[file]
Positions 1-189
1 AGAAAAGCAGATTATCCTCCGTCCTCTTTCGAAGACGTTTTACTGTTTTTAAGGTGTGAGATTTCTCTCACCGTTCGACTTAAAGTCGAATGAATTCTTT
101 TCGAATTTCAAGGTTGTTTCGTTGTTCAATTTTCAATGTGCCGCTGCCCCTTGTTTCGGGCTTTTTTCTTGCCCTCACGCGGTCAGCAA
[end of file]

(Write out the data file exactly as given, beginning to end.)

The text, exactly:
Positions 1-189
1 AGAAAAGCAGATTATCCTCCGTCCTCTTTCGAAGACGTTTTACTGTTTTTAAGGTGTGAGATTTCTCTCACCGTTCGACTTAAAGTCGAATGAATTCTTT
101 TCGAATTTCAAGGTTGTTTCGTTGTTCAATTTTCAATGTGCCGCTGCCCCTTGTTTCGGGCTTTTTTCTTGCCCTCACGCGGTCAGCAA